Pinterest announced today that it’s testing ways to integrate Shuffles collage content into Pinterest, starting with shopping. Shuffles, which is Pinterest’s collage-making app, launched to general public last November. To use Shuffles, users build collages using Pinterest’s own photo library or by snapping photos of objects they want to include with their iPhone’s camera. The iOS-only app is available in the U.S., Canada, Great Britain, Ireland, Australia and New Zealand.

Shuffles will now have all of the shopping capabilities as regular pins. Users will be able to tap individual cutouts used in collages, see the brand, price, and other product metadata along with similar products to shop.

“Unlike typical product exploration, Shuffles bring an interactivity that makes the experience inspirational and fun,” the company said in a blog post. “Gen-Z is curating fresh, relevant content alongside their peers, which is quickly making for a marketplace of trendy, shoppable ideas. The high density nature of Shuffles, which can include layers of product cutouts from multiple Pins, allows consumers to dig deeper and also connect to other Shuffles that include the same Pins. As we look ahead to how consumer behavior is evolving, we’re testing ways of integrating Shuffles collage content into Pinterest, starting with shopping.”

Although Shuffles surged to become the No. 1 Lifestyle app on the U.S. App Store in August when it was invite-only, the app’s popularity has since declined. By bringing shopping capabilities to Shuffles, Pinterest is likely looking for ways to retain users on the standalone app.

Image Credits: Pinterest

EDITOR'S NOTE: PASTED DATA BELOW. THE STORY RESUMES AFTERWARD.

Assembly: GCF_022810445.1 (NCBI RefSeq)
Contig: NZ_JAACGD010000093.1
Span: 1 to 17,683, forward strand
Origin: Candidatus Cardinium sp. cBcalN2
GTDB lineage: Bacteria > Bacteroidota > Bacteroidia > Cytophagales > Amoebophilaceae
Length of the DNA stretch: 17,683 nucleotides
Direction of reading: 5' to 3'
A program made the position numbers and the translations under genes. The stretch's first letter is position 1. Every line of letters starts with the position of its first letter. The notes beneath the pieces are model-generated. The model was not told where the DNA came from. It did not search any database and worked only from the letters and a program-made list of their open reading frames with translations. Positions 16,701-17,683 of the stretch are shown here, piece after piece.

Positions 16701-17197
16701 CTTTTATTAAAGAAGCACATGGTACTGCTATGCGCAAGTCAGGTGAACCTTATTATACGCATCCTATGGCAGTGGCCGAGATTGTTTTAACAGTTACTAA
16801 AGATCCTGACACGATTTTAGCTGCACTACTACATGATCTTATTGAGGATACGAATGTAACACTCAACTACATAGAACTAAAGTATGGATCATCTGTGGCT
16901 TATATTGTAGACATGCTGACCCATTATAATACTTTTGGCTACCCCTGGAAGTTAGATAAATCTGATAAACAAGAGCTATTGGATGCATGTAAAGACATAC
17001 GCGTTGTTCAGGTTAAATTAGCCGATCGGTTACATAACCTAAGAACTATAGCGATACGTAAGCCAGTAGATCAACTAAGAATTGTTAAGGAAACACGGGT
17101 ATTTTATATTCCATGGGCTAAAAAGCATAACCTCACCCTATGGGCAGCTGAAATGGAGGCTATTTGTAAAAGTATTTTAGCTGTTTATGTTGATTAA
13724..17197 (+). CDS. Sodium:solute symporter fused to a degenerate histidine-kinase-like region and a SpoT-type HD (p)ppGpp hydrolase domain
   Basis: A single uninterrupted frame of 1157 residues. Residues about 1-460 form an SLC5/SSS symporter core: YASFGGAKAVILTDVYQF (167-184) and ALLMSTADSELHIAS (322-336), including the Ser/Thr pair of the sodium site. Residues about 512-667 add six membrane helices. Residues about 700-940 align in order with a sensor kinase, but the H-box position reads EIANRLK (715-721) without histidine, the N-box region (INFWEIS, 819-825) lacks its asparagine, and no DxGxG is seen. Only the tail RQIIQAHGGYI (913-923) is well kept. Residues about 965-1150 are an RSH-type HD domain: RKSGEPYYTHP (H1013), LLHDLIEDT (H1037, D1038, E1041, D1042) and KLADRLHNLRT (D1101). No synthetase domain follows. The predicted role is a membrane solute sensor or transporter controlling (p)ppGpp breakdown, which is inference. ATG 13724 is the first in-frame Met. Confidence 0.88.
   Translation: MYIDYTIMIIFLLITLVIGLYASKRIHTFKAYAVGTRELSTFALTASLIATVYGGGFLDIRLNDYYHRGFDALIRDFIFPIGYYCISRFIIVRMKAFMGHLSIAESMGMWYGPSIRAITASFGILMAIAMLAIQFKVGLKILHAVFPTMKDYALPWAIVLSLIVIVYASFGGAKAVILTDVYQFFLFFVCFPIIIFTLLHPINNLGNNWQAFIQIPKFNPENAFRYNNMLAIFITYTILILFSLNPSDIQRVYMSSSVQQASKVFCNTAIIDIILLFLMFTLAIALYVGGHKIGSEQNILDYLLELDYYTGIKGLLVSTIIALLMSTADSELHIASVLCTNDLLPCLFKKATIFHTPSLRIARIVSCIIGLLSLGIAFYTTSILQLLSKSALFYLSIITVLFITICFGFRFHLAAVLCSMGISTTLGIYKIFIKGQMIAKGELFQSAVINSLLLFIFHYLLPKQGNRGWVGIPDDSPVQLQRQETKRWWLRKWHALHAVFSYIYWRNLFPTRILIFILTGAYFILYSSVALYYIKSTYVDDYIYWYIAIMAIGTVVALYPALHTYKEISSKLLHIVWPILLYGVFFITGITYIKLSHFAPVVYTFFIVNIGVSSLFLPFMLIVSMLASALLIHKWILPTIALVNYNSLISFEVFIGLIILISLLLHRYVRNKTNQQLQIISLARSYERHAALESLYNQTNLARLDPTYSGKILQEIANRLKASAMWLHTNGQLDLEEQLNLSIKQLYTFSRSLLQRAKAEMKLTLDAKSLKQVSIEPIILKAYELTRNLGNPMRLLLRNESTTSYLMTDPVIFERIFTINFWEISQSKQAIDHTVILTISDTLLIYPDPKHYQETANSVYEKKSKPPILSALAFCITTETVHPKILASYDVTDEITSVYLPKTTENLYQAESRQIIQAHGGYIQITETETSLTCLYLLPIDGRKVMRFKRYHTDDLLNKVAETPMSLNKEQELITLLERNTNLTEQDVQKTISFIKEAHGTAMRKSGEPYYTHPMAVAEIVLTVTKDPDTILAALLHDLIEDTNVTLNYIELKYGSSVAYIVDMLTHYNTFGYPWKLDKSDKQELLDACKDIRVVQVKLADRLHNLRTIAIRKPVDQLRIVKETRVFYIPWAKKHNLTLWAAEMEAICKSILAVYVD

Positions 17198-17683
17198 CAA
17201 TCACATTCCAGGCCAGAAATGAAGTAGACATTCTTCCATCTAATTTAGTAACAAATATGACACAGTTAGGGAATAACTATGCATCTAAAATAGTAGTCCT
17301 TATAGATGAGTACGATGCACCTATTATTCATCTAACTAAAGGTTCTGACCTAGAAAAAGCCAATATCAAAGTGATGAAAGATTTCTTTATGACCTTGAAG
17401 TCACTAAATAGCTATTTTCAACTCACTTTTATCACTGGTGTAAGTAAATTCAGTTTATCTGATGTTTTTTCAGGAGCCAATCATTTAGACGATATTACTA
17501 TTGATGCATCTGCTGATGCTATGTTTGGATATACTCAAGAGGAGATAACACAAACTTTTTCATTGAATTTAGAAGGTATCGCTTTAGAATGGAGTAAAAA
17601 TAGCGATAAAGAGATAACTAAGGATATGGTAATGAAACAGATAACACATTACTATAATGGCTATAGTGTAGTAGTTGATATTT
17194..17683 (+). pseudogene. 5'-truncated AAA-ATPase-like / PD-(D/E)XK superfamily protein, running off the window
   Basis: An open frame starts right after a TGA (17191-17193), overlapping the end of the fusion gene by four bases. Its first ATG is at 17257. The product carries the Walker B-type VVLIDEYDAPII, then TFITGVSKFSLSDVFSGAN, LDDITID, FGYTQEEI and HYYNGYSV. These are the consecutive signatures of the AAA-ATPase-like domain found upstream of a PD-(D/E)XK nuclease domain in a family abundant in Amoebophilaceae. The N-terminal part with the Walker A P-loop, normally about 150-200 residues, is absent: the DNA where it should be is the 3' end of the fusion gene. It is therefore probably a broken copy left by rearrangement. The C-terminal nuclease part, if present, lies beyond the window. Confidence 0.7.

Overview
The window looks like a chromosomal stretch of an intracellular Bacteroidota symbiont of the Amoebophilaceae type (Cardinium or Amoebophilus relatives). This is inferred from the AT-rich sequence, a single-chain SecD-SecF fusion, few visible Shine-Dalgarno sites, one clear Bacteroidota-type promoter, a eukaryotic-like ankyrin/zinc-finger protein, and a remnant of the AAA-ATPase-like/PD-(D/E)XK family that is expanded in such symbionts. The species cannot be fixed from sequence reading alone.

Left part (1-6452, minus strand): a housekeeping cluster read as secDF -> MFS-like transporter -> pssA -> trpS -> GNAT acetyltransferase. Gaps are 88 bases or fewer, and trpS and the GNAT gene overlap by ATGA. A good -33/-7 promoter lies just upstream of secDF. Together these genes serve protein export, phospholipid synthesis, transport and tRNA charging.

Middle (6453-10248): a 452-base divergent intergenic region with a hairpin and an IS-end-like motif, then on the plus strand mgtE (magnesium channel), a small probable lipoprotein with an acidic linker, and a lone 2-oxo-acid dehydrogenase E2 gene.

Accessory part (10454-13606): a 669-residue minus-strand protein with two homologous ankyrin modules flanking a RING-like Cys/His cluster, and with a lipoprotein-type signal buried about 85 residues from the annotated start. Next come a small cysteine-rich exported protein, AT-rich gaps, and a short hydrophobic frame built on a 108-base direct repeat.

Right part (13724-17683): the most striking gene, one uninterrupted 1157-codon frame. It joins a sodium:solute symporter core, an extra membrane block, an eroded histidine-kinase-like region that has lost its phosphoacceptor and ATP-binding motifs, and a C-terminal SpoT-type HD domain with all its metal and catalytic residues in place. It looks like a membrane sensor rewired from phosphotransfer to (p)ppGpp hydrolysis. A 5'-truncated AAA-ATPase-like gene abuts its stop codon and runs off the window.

Pinterest also announced that it’s exploring a new takeover feature for advertisers called “Pinterest Premiere Spotlight” that prominently showcases a brand on search. The company says the feature is designed give advertisers a new way to reach users on Pinterest.

The company says 97% of top searches on Pinterest are unbranded, which means users typically don’t type a brand name into their searches on the platform. This gives brands the opportunity to be discovered as they help consumers go from discovery to decision to purchase, Pinterest says. In the coming months, the company planes to offer additional ways to help brands connect with shoppers.

Pinterest also shared some new stats about its Catalogs offering, which lets brands upload their full catalog to the platform and turn their products into dynamic Product Pins. The company says it has seen a 66% increase in retailers setting up shop by uploading or integrating their digital catalogs on its platform, along with 70% growth in active shopping feeds year over year globally.

As part of its most recent earnings release, Pinterest revealed that its platform now has 450 million monthly active users globally, a 4% jump year-on-year. Pinterest has been focused on enhancing the shopping experience on its platform over the past few years, and said during its earnings call that it wants to make every pin shoppable, including videos.